Two Men Arrested for Terrorism at Kennedy Aiport
Two New Jersey men who were bound for Somalia to join an Islamic extremist group and to kill American troops were arrested at Kennedy International Airport on 6/6. The men, Mohamed Haoud Alessa, 20, and Carlos Eduardo Almonte, 24, were to join Al Shabaab, which claims ideological kinship with Al Qaeda and which was thought to have provided a haven to Qaeda operatives wanted for bombings of United States embassies in Kenya and Tanzania. The men were taken into custody as they prepared to take separate flights to Egypt, the first leg of their journey to Somalia to join Al Shabaab, the officials said in a news release.
The two men, both United States citizens — Mr. Almonte lives in Elmwood Park, N.J., and Mr. Alessa in North Bergen, N.J. — physically conditioned themselves, engaged in paintball and tactical training, saved thousands of dollars for their trip acquired military gear and apparel, according to the criminal complaint. They talked about what they said was their obligation to wage violent jihad and at times expressed a willingness to commit acts of violence in the United States, the complaint said.
According to a senior law enforcement official in Washington, the two young men did not have any specific overseas contacts in Somalia or elsewhere in the region. “It seems they were planning to take things as they went once they got there,” said the official, who spoke on condition of anonymity because of the ongoing investigation.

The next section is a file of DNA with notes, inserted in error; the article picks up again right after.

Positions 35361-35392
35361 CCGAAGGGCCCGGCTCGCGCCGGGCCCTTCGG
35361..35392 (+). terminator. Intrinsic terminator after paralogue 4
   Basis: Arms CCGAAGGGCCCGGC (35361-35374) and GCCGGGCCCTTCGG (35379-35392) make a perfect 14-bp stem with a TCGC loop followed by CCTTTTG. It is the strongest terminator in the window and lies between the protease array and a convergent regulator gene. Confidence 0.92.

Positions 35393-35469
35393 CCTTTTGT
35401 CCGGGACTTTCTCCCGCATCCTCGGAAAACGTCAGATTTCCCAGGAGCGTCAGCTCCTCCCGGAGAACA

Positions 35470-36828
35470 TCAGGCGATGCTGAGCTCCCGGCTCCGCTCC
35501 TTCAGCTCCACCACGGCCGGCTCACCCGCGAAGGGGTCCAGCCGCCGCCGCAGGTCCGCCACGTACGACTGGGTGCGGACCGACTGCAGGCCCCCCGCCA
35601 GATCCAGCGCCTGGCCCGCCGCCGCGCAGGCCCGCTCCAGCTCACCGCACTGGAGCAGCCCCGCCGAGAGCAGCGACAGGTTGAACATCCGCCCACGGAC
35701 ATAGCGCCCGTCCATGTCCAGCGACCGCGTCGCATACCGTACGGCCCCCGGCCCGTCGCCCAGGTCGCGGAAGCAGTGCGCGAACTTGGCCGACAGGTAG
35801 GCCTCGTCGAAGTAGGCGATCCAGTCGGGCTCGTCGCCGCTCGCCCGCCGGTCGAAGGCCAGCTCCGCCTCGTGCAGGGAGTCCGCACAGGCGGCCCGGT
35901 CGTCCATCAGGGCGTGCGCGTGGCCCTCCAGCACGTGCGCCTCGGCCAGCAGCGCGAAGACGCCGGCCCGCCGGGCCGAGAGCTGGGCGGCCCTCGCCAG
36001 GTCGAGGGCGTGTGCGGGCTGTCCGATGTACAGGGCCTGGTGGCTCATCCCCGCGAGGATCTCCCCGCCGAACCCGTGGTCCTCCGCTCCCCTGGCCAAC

The planned trip to Egypt was not the first that the two young men had taken in an effort to wage violent jihad, according to the complaint. Mr. Almonte and Mr. Alessa traveled to Jordan in early 2007, and Mr. Almonte told the undercover that they had sought unsuccessfully to become mujahideen fighters and were “upset with the individuals who failed to recruit them,” the complaint said.
The two men were taken into custody at the airport based on arrest warrants issued by the United States District Court in Newark, according to the news release. Both were charged in the criminal complaint with a single count of conspiracy to kill, kidnap, maim, or injure persons or damage property in a foreign country. If convicted, they face a maximum sentence of life in prison.
By WILLIAM K. RASHBAUM, NY Times